In the Section on Political Conservatism we stated that Right-Wing nationalism normally contains an aggressive and belligerent foreign policy. Normally, this means the use of threats or actual force against any other countries (including friendly ones) in order to protect whatever they see as being in their own best interest. It contains no concern for anyone else's 'best interest', nor for the needs or wants of other countries.
Three Examples of this Kind of Nationalism
(1) Europe's Gallileo GPS System
Europe's proposed new GPS satellite system was designed to be state of the art; it would be better and much more accurate than the existing American sytem. Europe saw the GPS system as a civilian technology that should be available to everyone, and refused the US demand for the right to control and jam its signals in times of conflict. So the Americans told the Europeans that if they launched these new satellites, the US would shoot them all down. The US saw its 'national interest' as being totally in control of all GPS signals and, since right-wing ideology is based on conflict rather than negotiation, the US simply issued the military threats against Europe.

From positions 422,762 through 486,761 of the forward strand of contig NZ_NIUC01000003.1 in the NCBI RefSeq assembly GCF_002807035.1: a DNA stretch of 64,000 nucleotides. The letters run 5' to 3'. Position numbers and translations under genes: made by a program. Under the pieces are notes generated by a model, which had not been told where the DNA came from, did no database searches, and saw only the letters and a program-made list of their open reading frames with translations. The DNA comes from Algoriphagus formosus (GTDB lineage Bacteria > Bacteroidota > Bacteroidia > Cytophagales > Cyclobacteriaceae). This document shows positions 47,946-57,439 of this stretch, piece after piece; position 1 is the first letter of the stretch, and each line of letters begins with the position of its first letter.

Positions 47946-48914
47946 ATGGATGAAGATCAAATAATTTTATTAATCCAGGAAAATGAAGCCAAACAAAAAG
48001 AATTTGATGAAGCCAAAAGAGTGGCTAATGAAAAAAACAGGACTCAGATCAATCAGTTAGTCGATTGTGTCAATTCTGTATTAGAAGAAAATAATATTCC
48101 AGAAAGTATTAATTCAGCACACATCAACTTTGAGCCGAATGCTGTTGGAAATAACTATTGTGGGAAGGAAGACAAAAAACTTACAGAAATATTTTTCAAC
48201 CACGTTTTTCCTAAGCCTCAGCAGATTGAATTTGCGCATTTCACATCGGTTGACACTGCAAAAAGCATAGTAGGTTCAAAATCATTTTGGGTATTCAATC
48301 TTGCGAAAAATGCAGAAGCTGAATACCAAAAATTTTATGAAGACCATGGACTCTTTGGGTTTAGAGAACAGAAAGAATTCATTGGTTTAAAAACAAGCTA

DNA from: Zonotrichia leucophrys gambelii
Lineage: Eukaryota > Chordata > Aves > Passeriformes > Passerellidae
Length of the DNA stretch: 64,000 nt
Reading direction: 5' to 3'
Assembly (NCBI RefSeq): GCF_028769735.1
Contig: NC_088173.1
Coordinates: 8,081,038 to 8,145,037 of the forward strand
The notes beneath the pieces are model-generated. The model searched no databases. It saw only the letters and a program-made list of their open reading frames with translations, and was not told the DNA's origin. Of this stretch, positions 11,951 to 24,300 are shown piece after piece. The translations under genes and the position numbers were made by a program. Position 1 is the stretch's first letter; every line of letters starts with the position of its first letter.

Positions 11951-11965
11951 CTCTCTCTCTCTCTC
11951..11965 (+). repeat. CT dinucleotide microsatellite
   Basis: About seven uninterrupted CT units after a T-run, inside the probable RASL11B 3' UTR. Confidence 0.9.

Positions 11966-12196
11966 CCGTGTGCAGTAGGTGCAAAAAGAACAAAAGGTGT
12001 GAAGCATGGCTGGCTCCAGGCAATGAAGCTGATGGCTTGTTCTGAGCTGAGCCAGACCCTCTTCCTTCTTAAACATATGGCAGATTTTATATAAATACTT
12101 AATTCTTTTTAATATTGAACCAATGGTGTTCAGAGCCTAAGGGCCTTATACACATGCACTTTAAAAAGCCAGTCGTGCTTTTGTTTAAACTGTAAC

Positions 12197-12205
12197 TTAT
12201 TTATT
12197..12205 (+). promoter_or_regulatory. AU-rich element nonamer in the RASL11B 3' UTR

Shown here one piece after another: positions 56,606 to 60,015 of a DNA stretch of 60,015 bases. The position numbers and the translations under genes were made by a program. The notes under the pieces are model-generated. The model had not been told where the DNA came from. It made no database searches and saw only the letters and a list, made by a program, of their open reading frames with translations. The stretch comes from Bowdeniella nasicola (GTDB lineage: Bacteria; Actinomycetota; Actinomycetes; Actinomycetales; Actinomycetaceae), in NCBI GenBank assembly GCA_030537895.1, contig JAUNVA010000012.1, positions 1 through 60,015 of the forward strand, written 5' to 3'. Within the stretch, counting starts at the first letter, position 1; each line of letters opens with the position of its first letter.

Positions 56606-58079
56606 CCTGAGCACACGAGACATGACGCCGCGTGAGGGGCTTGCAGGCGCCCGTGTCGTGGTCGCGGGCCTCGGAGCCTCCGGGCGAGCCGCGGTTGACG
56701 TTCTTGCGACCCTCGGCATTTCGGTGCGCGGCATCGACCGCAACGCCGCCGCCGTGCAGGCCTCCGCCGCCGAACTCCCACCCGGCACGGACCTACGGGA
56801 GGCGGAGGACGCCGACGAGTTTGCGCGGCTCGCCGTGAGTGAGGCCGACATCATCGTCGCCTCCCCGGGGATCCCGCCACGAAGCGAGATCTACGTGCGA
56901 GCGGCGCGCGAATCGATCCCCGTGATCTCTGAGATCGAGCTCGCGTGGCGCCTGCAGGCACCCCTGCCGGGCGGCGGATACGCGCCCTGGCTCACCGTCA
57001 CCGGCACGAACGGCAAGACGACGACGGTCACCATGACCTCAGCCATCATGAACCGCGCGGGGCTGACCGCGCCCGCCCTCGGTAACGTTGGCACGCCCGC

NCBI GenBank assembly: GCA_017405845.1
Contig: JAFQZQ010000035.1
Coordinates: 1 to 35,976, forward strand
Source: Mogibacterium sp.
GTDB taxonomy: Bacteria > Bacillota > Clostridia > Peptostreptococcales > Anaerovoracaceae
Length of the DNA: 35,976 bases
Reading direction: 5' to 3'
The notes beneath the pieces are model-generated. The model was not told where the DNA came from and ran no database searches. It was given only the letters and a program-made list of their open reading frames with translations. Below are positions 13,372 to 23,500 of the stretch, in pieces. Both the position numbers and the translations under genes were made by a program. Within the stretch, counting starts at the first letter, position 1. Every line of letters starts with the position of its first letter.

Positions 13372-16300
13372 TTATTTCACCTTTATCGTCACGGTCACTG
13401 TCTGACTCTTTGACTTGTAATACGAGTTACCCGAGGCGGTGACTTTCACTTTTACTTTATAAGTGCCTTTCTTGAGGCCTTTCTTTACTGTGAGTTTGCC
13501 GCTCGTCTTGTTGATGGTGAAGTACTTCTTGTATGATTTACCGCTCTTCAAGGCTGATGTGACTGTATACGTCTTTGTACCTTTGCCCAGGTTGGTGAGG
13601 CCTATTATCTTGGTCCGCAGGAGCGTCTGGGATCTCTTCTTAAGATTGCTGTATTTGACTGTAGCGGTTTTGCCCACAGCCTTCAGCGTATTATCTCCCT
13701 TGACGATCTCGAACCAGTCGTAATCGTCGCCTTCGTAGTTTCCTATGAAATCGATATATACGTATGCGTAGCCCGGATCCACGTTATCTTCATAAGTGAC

(2) Canada's Avro Arrow
As another example, Canada once had a thriving high-tech aircraft industry that, in the late 1960s prioduced a supersonic jet fighter that was the fastest plane in the world, and superior to anything the US had at the time. But without warning, the Canadian Prime Minister cancelled the entire project and the government ordered that all existing Arrow aircraft be cut up for scrap metal, and that all plans, drawings, jigs, everything, be destroyed. In return, the US government gave Canada, free of charge, a large number of their own Voodoo aircraft.
We will never know the full story of the Arrow, but it is certain that the cancellation was the result of enormous US political and (probably) military pressure. So the Arrow died, 40,000 people became unemployed, and Canada's aircraft industry died as well. We will never know what tactics the US government used, but clearly they must have frightened the hell out of Canada, for the government to destroy every trace of the best military plane on earth at the time.
(3) The Japanese Yen and The Plaza Accord
Something similar happened to Japan in the 1980s with the signing of the Plaza Accord. At the time, Japan was as China is today, quickly growing and developing, and outperforming the US in most areas. And running high trade surpluses with the US as well. US nationalism was so envious that President Reagan threatened to levy a 100% import tax on all Japanese products.
But they found a better solution; they forced a revaluation of the Japanese Yen, from 240 to 120. As a result of huge and sustained intervention in the foreign exchange markets, the Japanese Yen doubled in three years, and crippled Japan's economy - a state from which it still has not recovered.